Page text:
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INSTITUTE OF PHYSICS PUBLISHING SMART MATERIALS AND STRUCTURES

Smart Mater. Struct. 15 (2006) 14131420 doi:10.1088/0964-1726/15/5/030


Resonance tuning of piezoelectric
vibration energy scavenging generators
using compressive axial preload
Eli S Leland and Paul K Wright
Department of Mechanical Engineering, University of California, Berkeley,
Berkeley, CA 94720, USA
E-mail: eli@me.berkeley.edu and pwright@kingkong.me.berkeley.edu
Received 3 February 2006, in nal form 28 July 2006
Published 8 September 2006
Online at stacks.iop.org/SMS/15/1413
Abstract
Vibration energy scavenging, harvesting ambient vibrations in structures for
conversion into usable electricity, provides a potential power source for
emerging technologies including wireless sensor networks. Most vibration
energy scavenging devices developed to date operate effectively at a single
specic frequency dictated by the devices design. However, for this
technology to be commercially viable, vibration energy scavengers that
generate usable power across a range of driving frequencies must be
developed. This paper details the design and testing of a tunable-resonance
vibration energy scavenger which uses the novel approach of axially
compressing a piezoelectric bimorph to lower its resonance frequency. It was
determined that an axial preload can adjust the resonance frequency of a
simply supported bimorph to 24% below its unloaded resonance frequency.
The power output to a resistive load was found to be 6590% of the nominal
value at frequencies 1924% below the unloaded resonance frequency.
Prototypes were developed that produced 300400 W of power at driving
frequencies between 200 and 250 Hz. Additionally, piezoelectric coupling
coefcient values were increased using this method, with k
eff
values rising as
much as 25% from 0.37 to 0.46. Device damping increased 67% under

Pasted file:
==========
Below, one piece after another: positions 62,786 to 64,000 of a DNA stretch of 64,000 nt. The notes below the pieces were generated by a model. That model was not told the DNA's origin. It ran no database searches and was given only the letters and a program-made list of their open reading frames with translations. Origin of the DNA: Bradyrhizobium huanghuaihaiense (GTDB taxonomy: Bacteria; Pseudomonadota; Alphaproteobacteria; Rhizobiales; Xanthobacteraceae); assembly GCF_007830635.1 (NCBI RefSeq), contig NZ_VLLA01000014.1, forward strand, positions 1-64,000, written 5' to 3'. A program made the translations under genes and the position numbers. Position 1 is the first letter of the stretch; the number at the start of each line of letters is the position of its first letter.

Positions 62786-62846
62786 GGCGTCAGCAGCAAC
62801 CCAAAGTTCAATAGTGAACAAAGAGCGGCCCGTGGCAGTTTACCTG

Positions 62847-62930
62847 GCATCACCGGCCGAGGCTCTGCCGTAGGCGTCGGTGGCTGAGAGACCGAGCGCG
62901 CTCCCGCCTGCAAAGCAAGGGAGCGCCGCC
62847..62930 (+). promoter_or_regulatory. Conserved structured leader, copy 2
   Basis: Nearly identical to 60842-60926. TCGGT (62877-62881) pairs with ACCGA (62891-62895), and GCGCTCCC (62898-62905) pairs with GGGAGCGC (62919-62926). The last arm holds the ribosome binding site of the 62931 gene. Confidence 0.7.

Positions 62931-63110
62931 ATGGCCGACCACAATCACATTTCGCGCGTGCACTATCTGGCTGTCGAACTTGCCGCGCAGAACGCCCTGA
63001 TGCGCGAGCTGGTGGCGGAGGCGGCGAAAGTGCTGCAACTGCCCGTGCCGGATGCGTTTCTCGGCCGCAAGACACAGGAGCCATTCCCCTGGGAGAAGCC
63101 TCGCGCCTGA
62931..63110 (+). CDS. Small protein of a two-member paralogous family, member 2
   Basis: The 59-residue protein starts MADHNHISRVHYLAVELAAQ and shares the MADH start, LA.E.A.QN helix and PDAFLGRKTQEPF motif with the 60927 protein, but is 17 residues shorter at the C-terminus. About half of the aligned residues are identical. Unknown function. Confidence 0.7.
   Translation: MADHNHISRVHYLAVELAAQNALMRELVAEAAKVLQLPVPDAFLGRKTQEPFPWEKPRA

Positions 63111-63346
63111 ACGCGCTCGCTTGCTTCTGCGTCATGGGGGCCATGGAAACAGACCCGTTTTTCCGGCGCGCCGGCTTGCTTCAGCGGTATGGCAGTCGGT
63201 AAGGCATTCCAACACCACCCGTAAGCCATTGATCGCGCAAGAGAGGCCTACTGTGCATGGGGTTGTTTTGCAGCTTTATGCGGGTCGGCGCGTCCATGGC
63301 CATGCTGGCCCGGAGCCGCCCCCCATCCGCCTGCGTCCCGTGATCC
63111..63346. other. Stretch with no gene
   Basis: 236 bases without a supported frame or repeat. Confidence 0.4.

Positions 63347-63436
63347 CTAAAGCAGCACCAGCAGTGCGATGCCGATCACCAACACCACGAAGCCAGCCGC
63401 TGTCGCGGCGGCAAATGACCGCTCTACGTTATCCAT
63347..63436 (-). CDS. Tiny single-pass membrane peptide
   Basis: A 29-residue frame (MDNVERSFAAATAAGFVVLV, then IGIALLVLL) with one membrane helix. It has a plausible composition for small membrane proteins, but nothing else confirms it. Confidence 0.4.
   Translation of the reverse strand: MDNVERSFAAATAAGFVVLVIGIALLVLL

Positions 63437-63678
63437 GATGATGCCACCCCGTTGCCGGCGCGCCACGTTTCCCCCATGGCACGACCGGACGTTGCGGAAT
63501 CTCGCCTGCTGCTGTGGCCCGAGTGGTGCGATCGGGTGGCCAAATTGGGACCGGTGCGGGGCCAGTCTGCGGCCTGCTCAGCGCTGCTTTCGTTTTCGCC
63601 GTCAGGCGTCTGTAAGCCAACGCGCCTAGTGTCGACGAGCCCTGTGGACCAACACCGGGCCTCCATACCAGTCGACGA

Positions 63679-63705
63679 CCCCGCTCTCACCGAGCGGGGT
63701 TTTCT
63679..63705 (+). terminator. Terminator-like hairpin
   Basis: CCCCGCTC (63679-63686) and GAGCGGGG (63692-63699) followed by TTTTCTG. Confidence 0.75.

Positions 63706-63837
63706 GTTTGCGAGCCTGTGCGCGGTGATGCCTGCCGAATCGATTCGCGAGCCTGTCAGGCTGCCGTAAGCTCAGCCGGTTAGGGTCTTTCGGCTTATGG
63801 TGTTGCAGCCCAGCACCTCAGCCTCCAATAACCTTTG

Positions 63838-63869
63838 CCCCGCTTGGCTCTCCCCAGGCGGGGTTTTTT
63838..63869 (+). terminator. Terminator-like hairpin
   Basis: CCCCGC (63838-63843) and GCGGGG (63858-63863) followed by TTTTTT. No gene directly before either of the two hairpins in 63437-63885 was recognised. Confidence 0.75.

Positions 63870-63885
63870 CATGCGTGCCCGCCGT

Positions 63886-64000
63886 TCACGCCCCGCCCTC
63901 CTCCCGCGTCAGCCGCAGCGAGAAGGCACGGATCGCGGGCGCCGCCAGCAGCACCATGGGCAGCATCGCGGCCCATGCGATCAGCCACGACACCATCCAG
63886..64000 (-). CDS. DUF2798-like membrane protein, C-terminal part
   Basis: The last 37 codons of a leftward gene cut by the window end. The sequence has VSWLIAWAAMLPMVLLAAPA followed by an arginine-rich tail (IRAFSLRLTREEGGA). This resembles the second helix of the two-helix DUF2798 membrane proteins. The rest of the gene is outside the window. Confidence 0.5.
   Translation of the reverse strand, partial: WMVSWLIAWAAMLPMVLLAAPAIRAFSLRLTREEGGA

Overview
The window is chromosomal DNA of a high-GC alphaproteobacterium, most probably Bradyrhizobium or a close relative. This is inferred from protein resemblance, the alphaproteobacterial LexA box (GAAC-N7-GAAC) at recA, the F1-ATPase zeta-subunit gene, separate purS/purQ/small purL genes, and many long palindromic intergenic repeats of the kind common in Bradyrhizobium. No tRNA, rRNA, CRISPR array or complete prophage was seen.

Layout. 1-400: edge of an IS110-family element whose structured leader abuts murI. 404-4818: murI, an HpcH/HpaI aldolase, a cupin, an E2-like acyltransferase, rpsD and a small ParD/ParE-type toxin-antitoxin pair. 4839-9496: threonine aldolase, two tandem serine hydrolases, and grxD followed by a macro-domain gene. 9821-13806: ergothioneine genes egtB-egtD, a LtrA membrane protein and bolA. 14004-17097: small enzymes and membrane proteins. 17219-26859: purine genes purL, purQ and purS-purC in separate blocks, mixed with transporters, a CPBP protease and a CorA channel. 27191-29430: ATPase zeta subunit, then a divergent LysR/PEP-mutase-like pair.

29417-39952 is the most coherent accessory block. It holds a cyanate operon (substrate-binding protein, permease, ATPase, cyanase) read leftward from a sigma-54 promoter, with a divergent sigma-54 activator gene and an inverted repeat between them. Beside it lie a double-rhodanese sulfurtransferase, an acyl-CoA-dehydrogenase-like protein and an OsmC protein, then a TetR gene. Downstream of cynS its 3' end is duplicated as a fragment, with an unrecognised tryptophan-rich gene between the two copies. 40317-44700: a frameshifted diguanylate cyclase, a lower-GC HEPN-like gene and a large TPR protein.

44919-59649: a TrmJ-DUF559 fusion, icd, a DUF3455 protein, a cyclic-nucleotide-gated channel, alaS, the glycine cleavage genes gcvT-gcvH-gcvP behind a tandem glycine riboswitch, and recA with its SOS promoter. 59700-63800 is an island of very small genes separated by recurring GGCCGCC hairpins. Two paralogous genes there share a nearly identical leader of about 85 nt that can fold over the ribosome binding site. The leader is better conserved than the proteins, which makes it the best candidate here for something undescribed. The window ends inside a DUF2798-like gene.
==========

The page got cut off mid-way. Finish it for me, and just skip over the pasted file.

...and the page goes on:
preload, from 0.0265 to 0.0445, adversely affecting the power output at lower
frequencies. A theoretical model modied to include the effects of preload on
damping predicted power output to within 030% of values obtained
experimentally. Optimal load resistance deviated signicantly from theory,
and merits further investigation.
1. Introduction
Vibration energy scavengers are devices that convert mechan-
ical energy from vibrations into usable electrical energy. The
ongoing development of low-power wireless sensors provides
a motivation for vibration energy scavenging. The small form
factor and multi-year expected lifetimes of wireless sensor
nodes require a compact, innite power source to supplement
or replace existing battery technologies. Solar cells provide
one such alternative, but vibration energy scavenging becomes
an attractive option in deployment environments where poor
lighting conditions exist.
Most vibration energy scavenging devices developed to
date are resonant devices whose dominant resonance frequency
is determined by the material properties and dimensions of
the devices component parts. As such, these devices tend
to convert energy most effectively when the frequency of
the driving vibration source (typically a vibrating surface or
structure upon which the device is mounted) closely matches
the xed resonance frequency of the device. A frequency
mismatch of only a few per cent, however, results in a
signicant decrease in power output. This phenomenon
suggests the need for a vibration energy scavenger design
whose resonance frequency can be adjusted, or tuned, to